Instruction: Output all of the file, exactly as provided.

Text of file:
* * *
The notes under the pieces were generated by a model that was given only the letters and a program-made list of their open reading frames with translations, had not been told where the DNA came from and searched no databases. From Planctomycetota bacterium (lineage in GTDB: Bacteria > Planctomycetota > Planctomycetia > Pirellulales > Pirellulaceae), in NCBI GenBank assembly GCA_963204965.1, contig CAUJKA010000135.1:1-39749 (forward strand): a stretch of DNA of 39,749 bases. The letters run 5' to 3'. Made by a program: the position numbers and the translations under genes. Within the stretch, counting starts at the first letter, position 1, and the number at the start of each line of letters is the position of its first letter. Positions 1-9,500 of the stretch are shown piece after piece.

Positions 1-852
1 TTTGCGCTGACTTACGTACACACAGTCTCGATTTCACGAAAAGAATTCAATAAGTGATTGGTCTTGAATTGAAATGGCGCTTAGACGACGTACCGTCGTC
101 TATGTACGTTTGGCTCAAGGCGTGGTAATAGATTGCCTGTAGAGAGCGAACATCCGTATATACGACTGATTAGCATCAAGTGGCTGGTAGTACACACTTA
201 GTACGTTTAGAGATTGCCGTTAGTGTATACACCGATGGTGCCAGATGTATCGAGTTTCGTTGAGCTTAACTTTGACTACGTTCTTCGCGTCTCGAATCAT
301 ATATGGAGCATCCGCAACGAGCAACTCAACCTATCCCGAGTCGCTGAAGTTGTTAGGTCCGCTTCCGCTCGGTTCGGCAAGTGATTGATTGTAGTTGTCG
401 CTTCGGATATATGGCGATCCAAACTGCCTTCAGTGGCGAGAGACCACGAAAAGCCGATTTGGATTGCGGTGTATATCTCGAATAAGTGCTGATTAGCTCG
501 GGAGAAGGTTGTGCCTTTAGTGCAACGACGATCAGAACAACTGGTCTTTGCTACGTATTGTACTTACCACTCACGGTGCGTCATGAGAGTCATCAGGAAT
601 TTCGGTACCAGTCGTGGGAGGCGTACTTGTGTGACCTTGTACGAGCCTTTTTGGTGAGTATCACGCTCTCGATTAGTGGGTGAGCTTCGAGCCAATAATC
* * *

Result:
The notes under the pieces were generated by a model that was given only the letters and a program-made list of their open reading frames with translations, had not been told where the DNA came from and searched no databases. From Planctomycetota bacterium (lineage in GTDB: Bacteria > Planctomycetota > Planctomycetia > Pirellulales > Pirellulaceae), in NCBI GenBank assembly GCA_963204965.1, contig CAUJKA010000135.1:1-39749 (forward strand): a stretch of DNA of 39,749 bases. The letters run 5' to 3'. Made by a program: the position numbers and the translations under genes. Within the stretch, counting starts at the first letter, position 1, and the number at the start of each line of letters is the position of its first letter. Positions 1-9,500 of the stretch are shown piece after piece.

Positions 1-852
1 TTTGCGCTGACTTACGTACACACAGTCTCGATTTCACGAAAAGAATTCAATAAGTGATTGGTCTTGAATTGAAATGGCGCTTAGACGACGTACCGTCGTC
101 TATGTACGTTTGGCTCAAGGCGTGGTAATAGATTGCCTGTAGAGAGCGAACATCCGTATATACGACTGATTAGCATCAAGTGGCTGGTAGTACACACTTA
201 GTACGTTTAGAGATTGCCGTTAGTGTATACACCGATGGTGCCAGATGTATCGAGTTTCGTTGAGCTTAACTTTGACTACGTTCTTCGCGTCTCGAATCAT
301 ATATGGAGCATCCGCAACGAGCAACTCAACCTATCCCGAGTCGCTGAAGTTGTTAGGTCCGCTTCCGCTCGGTTCGGCAAGTGATTGATTGTAGTTGTCG
401 CTTCGGATATATGGCGATCCAAACTGCCTTCAGTGGCGAGAGACCACGAAAAGCCGATTTGGATTGCGGTGTATATCTCGAATAAGTGCTGATTAGCTCG
501 GGAGAAGGTTGTGCCTTTAGTGCAACGACGATCAGAACAACTGGTCTTTGCTACGTATTGTACTTACCACTCACGGTGCGTCATGAGAGTCATCAGGAAT
601 TTCGGTACCAGTCGTGGGAGGCGTACTTGTGTGACCTTGTACGAGCCTTTTTGGTGAGTATCACGCTCTCGATTAGTGGGTGAGCTTCGAGCCAATAATC